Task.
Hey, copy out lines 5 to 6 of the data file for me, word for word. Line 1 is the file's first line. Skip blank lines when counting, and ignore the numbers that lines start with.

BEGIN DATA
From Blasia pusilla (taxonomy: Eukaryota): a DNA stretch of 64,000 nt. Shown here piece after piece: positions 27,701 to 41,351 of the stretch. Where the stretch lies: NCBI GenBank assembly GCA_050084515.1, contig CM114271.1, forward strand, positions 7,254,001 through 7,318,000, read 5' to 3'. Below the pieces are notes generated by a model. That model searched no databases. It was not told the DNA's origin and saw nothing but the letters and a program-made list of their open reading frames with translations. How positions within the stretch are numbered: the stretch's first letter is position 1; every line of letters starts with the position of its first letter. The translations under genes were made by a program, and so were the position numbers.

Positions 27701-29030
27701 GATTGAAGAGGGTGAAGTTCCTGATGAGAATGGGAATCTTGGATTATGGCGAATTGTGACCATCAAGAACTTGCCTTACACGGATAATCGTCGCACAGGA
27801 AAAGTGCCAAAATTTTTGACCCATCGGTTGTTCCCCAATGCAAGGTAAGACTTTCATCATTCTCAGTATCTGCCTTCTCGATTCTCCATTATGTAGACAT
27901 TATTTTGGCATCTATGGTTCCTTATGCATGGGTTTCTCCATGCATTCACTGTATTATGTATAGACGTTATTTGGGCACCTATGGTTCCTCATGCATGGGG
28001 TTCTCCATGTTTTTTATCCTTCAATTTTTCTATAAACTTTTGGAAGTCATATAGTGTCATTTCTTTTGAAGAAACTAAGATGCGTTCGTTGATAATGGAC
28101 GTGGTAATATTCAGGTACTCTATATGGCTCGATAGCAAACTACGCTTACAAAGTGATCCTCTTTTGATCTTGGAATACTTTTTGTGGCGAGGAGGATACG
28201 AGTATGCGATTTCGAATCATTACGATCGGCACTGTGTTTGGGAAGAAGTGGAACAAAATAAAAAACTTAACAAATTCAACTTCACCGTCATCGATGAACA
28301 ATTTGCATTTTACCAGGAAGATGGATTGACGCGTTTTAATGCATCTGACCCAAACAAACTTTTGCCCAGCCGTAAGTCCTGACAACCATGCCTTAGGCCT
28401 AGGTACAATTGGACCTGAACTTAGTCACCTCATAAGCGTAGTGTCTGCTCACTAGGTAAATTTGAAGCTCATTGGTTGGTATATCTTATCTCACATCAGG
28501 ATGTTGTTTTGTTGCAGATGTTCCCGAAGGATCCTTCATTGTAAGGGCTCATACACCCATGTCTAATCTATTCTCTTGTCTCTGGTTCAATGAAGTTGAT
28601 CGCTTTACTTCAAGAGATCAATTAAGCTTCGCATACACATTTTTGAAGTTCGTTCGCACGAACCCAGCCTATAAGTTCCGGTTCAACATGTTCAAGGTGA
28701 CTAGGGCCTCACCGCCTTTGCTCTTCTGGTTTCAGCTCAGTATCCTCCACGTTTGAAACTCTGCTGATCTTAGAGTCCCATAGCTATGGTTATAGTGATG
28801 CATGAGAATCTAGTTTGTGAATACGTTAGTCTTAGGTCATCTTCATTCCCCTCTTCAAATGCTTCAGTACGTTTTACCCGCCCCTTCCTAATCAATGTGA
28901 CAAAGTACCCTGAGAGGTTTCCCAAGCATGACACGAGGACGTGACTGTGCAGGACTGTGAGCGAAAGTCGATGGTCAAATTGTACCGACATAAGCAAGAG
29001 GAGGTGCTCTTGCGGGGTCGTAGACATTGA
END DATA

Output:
27901 TATTTTGGCATCTATGGTTCCTTATGCATGGGTTTCTCCATGCATTCACTGTATTATGTATAGACGTTATTTGGGCACCTATGGTTCCTCATGCATGGGG
28001 TTCTCCATGTTTTTTATCCTTCAATTTTTCTATAAACTTTTGGAAGTCATATAGTGTCATTTCTTTTGAAGAAACTAAGATGCGTTCGTTGATAATGGAC